“I thought it was very insightful because I hadn’t known a lot about Montessori,” Van Havermaet says. “They did a good job of showing us what the teachers do and what the kids do, and they showed us a different way of teaching.”
Children were interested in learning, she says, partly because they were able to choose their activities. One 4-year-old girl even was learning to sew using a shoelace.
She also noticed parallels between the Montessori method and the education of her boyfriend, who was homeschooled by his mother.
“The children were so well-behaved,” adds Van Havermaet, who appreciated that the children were generous in their sharing of toys and manipulative materials. “The whole classroom is very calm.”
NIU students also were curious about how Montessori schools serve children from diverse backgrounds, DeSpain says.
“When we talk about working with young children with special needs, we talk about supports and modifications,” she says. “In a Montessori school, children all work very independently. They grab the materials they want. They do the work they want. For a child with a disability, that might be more difficult.”
Those students who visited were grateful and excited by the opportunity to do so.
Early Childhood is a unique field, DeSpain says, that offers careers in public preschools, private preschools, church-based preschools, Head Start programs and, of course, Montessori.
“Our candidates get a chance to go into a lot of Early Childhood settings, but Montessori is not one they typically get. With the donor funding, it really allowed us to go in and get that exposure to this other type of programming,” she says.
“If a few students in your cohort walk away feeling inspired, empowered and passionate about the job they want to do, then these trips are worth it,” DeSpain says.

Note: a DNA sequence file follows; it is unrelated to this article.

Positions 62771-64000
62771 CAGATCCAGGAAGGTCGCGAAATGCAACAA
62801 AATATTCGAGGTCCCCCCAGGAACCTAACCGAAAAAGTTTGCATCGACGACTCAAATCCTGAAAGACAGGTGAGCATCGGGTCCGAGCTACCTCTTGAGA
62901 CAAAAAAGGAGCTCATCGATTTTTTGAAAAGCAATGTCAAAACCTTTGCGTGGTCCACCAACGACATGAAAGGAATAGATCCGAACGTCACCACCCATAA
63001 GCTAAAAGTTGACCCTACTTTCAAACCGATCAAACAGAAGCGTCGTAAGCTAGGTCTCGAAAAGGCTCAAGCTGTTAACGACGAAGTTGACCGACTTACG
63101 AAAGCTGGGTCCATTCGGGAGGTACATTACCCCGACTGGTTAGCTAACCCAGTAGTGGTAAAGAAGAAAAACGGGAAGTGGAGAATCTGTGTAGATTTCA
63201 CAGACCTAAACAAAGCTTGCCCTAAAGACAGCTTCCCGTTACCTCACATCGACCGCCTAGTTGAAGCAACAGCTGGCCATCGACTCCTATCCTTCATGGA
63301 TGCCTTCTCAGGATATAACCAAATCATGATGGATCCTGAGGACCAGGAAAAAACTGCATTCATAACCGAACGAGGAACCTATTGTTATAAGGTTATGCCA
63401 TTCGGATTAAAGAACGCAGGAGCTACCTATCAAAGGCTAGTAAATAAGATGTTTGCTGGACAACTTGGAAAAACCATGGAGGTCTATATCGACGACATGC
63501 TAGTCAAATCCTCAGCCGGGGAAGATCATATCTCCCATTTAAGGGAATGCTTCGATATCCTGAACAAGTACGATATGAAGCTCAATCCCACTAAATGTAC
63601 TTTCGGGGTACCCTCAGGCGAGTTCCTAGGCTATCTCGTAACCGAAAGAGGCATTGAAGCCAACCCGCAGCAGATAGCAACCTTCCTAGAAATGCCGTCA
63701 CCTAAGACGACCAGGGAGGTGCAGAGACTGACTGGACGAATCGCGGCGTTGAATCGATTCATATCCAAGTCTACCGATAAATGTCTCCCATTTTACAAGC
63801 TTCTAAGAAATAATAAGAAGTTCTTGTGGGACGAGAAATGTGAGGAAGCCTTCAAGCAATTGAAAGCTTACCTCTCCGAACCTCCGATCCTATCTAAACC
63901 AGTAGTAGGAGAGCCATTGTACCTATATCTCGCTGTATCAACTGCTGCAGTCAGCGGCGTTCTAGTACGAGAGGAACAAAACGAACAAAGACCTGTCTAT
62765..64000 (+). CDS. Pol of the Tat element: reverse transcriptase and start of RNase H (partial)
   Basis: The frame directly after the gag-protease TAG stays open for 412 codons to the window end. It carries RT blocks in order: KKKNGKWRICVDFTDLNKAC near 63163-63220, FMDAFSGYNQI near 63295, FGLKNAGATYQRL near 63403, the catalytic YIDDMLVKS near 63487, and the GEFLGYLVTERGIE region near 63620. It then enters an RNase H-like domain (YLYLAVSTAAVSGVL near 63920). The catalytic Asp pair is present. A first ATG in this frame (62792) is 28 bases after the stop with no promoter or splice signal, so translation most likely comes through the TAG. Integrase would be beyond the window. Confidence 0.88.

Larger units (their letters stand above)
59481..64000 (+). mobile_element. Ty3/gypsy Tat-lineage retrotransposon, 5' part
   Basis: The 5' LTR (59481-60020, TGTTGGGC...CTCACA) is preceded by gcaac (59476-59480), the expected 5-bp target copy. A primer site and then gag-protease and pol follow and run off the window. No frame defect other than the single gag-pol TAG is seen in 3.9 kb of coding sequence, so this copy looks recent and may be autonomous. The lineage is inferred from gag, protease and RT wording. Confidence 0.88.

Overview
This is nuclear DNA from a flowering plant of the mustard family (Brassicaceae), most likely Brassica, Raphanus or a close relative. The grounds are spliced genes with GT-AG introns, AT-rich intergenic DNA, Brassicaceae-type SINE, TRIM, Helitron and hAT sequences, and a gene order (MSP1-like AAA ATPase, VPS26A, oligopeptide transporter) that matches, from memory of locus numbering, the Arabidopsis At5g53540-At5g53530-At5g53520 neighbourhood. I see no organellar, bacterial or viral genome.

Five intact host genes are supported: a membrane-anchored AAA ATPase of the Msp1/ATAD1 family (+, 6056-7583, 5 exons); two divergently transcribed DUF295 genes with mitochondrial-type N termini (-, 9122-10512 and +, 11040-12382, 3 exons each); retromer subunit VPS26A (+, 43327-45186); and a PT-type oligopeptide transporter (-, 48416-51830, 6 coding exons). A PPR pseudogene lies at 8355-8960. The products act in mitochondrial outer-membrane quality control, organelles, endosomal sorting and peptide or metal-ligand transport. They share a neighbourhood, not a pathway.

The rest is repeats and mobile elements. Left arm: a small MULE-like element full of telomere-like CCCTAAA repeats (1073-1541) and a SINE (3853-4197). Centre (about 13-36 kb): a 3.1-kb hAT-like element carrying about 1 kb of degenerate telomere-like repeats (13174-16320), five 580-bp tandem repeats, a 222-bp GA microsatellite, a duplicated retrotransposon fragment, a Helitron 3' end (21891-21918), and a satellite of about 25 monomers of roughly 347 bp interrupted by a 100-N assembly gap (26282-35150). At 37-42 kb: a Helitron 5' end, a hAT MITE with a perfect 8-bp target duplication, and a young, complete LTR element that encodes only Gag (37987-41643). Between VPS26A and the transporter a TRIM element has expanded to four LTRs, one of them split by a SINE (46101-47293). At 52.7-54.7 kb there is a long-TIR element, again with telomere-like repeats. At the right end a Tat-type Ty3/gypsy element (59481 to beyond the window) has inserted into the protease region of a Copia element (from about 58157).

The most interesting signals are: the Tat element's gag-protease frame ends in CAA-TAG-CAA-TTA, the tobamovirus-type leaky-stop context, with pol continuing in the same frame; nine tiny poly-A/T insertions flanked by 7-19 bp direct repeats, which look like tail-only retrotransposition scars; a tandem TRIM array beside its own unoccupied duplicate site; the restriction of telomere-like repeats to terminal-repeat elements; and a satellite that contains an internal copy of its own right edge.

“At the end of the day, we want our students to go and get jobs. Everyone needs to feel like they’re going to work somewhere that fits them, and this gives them that exposure and helps them to understand what they need to do to become a credentialed Montessori teacher, which requires some more training,” she adds. “Or, if they found ideas to implement in their future teaching, but realized that Montessori was not the right fit for them, then that’s empowering as well.”
DeSpain hopes to make the field trips to Riverwoods a regular event, and also is planning to use some of the donor dollars to purchase some Montessori materials to place in a designated NIU College of Education classroom or the Learning Center.
That is likely to please Van Havermaet, who is open to borrowing Montessori concepts for her classroom.
And no matter where she finds work, she is eager to start.
“You get to teach kids the first things they learn, and that’s something they’re always going to take with them. They’re always going to need their social skills. They’re going to need their numbers, colors and words,” she says. “That just kind of draws me there, just to see the kids grow.”